Leila squeezed herself into a tighter ball. NonononononoNO! I'm not here, you can't smell me, you can't see me, she thought, her eyes tight shut, sure that at any moment she would feel a hand around her neck and be hauled up to be punished all over again. She had to stop herself from breaking from her cover and running in blind panic. She couldn't, however, stop herself shaking like a leaf in the gale.

"What I'm going to do to that elf-sucking little vixen when I get my hands on her," growled Bluebell, the youngest troll, who was only a year or two older than Leila herself.

Leila allowed herself a small smile of satisfaction. She had broken Bluebell's nose during her escape from the castle.

"She's a wolf, not a fox," Blabberwort said and smacked her brother over the head. Bluebell swore at her and the party moved on.

Leila breathed a sigh of relief and waited for the count of ten after the trolls left before crawling out from under the bush. Maybe she would manage to escape after all. She brushed herself down as best she could. The tattered, dirty tunic she wore wasn't much but it was all she had to wear.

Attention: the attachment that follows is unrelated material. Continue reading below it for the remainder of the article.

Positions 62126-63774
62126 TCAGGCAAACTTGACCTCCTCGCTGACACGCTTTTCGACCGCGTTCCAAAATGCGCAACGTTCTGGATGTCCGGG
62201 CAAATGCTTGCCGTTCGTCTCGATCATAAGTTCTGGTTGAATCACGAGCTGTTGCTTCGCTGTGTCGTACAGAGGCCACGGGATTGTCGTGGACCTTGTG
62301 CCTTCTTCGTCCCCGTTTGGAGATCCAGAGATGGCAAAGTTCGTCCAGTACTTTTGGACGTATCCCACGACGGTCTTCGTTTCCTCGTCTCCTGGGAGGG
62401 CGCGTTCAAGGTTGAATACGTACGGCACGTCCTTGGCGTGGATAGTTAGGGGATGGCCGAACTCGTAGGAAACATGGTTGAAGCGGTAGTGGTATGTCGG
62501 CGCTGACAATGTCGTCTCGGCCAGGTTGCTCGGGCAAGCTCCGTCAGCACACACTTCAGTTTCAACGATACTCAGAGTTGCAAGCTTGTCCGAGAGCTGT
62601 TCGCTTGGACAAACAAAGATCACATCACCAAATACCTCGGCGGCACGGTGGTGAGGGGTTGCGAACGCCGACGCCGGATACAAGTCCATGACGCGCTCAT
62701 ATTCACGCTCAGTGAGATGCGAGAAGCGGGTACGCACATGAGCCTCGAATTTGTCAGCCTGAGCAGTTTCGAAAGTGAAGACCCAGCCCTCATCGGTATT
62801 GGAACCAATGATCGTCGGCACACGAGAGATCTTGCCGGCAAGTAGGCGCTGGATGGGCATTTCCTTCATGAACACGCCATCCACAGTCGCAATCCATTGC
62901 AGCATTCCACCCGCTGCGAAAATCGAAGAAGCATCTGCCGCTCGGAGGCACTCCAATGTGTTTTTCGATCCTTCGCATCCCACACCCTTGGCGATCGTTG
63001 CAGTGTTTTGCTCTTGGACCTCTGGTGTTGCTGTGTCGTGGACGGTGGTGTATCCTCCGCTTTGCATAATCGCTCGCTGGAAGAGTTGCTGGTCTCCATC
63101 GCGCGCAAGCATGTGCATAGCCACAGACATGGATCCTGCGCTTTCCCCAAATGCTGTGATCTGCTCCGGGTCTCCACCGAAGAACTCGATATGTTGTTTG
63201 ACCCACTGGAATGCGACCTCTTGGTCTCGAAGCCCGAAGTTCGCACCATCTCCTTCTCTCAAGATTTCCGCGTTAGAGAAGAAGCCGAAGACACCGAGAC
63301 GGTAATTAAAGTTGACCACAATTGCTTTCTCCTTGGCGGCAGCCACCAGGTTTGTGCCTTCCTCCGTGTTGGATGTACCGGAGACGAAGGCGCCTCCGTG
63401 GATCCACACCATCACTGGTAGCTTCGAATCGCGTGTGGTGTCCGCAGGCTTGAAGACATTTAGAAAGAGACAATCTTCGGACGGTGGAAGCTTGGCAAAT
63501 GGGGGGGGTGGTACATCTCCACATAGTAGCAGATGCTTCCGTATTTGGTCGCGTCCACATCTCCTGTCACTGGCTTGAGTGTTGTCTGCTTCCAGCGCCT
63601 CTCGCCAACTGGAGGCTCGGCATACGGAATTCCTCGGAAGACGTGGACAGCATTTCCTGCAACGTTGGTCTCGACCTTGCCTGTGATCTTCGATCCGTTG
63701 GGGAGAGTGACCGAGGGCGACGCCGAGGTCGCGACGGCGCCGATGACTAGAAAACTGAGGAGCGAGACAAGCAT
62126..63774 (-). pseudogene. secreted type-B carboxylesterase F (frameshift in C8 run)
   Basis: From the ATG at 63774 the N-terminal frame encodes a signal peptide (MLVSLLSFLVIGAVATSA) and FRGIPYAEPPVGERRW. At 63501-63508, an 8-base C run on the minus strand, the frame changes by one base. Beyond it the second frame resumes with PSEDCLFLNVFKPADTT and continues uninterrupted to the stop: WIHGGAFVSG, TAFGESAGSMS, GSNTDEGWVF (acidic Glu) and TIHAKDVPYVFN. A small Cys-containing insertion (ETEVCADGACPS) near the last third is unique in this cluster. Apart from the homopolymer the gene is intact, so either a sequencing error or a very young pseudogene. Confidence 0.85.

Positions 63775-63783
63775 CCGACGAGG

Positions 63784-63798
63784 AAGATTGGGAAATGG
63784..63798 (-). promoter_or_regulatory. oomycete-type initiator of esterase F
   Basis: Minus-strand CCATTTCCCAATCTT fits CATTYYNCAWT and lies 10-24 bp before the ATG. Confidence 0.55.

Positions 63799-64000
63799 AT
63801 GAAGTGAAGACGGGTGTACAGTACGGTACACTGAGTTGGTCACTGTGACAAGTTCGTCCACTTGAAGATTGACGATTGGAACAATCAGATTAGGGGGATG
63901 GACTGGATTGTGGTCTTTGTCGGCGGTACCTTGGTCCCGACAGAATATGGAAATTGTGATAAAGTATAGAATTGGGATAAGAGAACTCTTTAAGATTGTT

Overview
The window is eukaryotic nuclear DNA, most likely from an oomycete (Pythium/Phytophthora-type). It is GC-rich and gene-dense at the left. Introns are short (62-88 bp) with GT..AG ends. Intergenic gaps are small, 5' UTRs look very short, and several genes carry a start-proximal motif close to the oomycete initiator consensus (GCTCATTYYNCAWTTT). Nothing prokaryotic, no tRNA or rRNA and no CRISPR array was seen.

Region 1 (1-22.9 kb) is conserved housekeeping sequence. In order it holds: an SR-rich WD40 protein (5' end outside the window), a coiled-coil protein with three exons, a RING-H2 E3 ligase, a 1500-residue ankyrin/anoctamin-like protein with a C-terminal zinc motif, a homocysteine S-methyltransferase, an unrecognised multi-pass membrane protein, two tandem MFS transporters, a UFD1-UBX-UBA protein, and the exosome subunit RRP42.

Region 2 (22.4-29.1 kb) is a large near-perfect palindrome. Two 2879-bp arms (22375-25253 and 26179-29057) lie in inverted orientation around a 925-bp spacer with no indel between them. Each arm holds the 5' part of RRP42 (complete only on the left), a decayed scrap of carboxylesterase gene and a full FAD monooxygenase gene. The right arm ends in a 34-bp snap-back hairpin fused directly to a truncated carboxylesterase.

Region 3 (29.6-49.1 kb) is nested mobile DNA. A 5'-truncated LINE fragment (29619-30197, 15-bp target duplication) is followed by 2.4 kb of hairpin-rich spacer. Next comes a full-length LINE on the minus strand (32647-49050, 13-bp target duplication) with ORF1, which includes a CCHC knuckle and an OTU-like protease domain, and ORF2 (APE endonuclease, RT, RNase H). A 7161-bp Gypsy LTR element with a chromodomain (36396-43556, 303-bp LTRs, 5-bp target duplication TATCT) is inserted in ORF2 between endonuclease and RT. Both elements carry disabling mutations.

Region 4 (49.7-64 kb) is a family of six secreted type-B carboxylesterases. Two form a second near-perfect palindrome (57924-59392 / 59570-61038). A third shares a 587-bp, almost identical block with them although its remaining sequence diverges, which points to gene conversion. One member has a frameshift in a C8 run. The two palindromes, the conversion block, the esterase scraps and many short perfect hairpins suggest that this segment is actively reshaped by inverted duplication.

"There she is!" Burley's shout rang out behind her.

Oh no! Leila spun around; the three trolls had strayed behind to smoke a Dwarf moss roll up, and of course they had spotted her. Blind panic gripped her and she took off as fast as she could in the other direction. The ground was rocky and uneven and sharp stones cut her bare feet, but she didn't care, all she wanted was to get away from the trolls crashing along behind her. Her lungs burned as she gasped for air. Her legs felt like leaden weights as she stumbled along. Only the terror kept her going. She would not go back, she could not go back, she would die first.